maybe that's cause if you drop the price too much, you get a bunch of cheapskates who aren't going to get any popcorn anyway.

          • This doesn't have to be an either/or. You can have it both ways.

            If you're charging $17 per ticket and only get eight people in the showing (as the OP said was happening), you're wasting perfectly good seats that could have been generating you revenue from concessions. Surely a packed theater, even one with cheapskates, would have resulted in more concessions sales than one with only eight of your better customers?

            The only time cheapskates become an issue is when your theater is getting so full that the chea

    • by muphin (842524)
      I agree, i refuse to go to the movies cause its so expensive, i would consider going if it was $10 a ticket...
      the subscription model seems very good , even have family packages...
      if it was $20/mo i would go more often (or say $49.90 for 2 adults and 2 kids), considering when you have kids they also want food, the sales would boost (although $50/mo does start to feel steep per month... even if you miss a few months).
    • by Mitsoid (837831)

      However, a subscription model is also a good counter to this quantity-over-quality price strategy they have...

      They can pump out as much crappy movies as they want and the viewers can choose to watch it or not... but compared to a traditional model you only need to see 2 or 3 movies to 'break even'

    • by Kjella (173770)

      Where I live in Australia it costs around $17 per adult to see a movie at the cinema. The last movie I went to had around 8 people watching it. If they charged $5 per adult I bet there would have been a lot more people watching that movie

      But if they'd make any money on it would very much depend on whether the cinema is charged per viewer or per showing of the movie and I suspect it's the former. It'd be very hard to make individual deals depending on the "willingness to pay" in that particular town, most likely they're charged as much as other cinemas who may have an audience more willing to pay. In my experience the smaller, regional cinemas are at least as expensive as the big city cinemas, even though rural salaries are typically lower.

    • by c0lo (1497653)

      Where I live in Australia it costs around $17 per adult to see a movie at the cinema. The last movie I went to had around 8 people watching it. If they charged $5 per adult I bet there would have been a lot more people watching that movie (that may have also purchased overpriced crappy food from the candy bar).

      It is ridiculous to expect $17 from someone to watch a shitty movie, considering the majority of movies pumped out these days are pretty terrible.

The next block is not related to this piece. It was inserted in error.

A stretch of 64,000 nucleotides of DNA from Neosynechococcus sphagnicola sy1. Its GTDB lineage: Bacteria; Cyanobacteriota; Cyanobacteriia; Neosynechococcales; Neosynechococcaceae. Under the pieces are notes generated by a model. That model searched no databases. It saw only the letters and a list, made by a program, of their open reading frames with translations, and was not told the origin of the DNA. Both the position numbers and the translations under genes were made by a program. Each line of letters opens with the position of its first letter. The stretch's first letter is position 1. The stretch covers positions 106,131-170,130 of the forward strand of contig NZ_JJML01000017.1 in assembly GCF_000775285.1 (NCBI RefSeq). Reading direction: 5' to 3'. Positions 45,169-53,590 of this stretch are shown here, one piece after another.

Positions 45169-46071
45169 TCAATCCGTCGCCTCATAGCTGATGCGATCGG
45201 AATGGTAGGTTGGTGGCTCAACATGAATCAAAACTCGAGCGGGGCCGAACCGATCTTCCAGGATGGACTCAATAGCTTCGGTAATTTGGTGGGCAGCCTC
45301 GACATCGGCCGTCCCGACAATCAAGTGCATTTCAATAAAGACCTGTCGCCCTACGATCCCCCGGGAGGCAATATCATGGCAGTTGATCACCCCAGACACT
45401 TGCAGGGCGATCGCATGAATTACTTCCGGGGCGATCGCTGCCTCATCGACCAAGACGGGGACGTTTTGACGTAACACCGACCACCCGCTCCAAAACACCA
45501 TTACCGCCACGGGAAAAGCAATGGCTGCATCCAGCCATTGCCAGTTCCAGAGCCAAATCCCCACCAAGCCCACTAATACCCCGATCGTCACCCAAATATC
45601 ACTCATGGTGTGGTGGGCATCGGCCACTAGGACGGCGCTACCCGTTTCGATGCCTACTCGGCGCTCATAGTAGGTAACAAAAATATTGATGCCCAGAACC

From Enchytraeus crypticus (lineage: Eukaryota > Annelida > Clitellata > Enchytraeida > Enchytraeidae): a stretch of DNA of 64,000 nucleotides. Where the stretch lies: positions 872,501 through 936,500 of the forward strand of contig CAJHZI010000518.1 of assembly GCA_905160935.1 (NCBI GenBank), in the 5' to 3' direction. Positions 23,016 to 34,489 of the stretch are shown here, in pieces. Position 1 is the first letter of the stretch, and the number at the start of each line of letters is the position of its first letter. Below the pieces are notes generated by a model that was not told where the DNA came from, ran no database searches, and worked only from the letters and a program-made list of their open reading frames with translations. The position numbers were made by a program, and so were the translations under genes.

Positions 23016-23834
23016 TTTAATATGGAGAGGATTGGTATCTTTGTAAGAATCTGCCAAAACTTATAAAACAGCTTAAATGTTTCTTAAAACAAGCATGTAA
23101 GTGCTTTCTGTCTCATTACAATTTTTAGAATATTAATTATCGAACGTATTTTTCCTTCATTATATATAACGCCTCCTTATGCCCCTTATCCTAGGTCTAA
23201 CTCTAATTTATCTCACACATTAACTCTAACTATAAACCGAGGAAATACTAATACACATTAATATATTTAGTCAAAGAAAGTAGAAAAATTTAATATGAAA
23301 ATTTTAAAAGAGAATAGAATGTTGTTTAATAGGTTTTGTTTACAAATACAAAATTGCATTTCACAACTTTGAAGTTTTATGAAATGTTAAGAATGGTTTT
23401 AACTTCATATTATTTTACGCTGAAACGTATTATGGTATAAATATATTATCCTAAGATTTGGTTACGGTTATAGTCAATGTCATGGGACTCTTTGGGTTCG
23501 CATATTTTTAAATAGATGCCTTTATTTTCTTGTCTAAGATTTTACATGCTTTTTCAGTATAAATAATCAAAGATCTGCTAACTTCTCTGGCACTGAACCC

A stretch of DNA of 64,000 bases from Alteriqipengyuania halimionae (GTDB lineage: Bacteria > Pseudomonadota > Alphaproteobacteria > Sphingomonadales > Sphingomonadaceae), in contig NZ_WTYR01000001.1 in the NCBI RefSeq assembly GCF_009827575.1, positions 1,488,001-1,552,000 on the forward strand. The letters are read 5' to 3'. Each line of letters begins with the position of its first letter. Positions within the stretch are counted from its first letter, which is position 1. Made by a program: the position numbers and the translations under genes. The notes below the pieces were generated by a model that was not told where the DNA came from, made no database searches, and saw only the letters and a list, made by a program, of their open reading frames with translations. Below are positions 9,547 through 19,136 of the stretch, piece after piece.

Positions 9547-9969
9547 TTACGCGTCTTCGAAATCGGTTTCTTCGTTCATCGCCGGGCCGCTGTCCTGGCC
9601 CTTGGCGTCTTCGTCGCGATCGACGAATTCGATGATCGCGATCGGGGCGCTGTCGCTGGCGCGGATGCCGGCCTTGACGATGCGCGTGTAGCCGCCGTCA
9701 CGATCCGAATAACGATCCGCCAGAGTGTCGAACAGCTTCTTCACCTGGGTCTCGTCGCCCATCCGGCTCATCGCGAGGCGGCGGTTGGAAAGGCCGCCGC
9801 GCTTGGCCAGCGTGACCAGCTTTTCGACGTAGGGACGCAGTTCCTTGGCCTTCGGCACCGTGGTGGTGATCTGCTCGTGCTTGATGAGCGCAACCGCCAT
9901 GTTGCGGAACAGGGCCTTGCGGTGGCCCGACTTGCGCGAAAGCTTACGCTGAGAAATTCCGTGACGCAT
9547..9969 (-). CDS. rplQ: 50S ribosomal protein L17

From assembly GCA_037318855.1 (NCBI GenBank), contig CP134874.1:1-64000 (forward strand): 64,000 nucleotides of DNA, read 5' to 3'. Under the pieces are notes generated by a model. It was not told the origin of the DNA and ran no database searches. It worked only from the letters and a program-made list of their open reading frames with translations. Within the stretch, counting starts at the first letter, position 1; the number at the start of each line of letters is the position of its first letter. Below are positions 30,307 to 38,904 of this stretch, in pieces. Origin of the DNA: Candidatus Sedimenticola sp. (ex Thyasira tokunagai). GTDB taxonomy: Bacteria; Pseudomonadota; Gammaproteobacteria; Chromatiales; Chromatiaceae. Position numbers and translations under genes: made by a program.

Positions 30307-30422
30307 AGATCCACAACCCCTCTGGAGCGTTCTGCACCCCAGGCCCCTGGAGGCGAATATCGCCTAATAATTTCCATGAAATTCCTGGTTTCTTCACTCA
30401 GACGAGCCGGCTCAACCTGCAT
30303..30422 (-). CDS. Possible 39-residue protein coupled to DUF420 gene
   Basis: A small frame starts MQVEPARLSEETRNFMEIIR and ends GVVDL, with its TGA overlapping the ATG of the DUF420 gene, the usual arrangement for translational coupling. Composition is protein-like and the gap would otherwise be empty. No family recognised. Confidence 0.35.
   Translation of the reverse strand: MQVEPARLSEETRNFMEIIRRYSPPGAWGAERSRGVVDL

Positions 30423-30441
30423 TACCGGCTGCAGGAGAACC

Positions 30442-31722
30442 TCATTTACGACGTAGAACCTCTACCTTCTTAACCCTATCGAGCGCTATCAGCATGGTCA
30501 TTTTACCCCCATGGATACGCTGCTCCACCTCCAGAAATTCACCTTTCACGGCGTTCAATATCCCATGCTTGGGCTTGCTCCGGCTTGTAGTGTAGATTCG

On the other hand, for shitty movies, its ridiculous to even contemplate watching them in a theater, no matter the price.
      After all, that's what the "shitty rental movies Friday nights" are for (take 7 weeklies for $7, make fun of them from the leisure on your couch). I found the time for the today's movies to get into the weekly category is about 3-4 months from their launch in cinemas - good enough for me.

    • by sdnoob (917382)

      http://fallstheatre.com/ [fallstheatre.com] survives and thrives as a first-run budget theater, 40 year running with the current owner who has a passion for movies and the movie-going experience. today, tickets are an i'm-not-shitting-you $2.00-$3.00 each, snack prices also low (around a buck now, iirc). admission is only a buck more than it was some 20 years ago. granted, as a first-run theater with a single screen, you might have to wait awhile before you can see a specific new release ... but still, it's a very cheap date

  • Another idea (Score:3, Interesting)

    by Anonymous Coward on Tuesday January 01, 2013 @09:19PM (#42446607)

    would be the Green Bay Packers model [wikipedia.org] of community ownership. Keep the theater private but sell shares in the company; for $300 you would be part owner, and would be able to buy a subscription for either $15/month or get a $3 discount on individual tickets.

    • Re: (Score:2, Funny)

      by Anonymous Coward

      would be the Green Bay Packers model [wikipedia.org] of community ownership. Keep the theater private but sell shares in the company; for $300 you would be part owner, and would be able to buy a subscription for either $15/month or get a $3 discount on individual tickets.

      How much would I have to pay to skip the ads?

  • by rastoboy29 (807168) on Tuesday January 01, 2013 @09:25PM (#42446651) Homepage
    Wouldn't it be an even better idea to allow subscribers to see all the movies they want?  a) it sounds like a better deal for potential customers and b) they are still likely to purchase overpriced refreshments, which is the real cash cow of a movie theater.

    Not to mention not having to track who has seen what.

    Duh.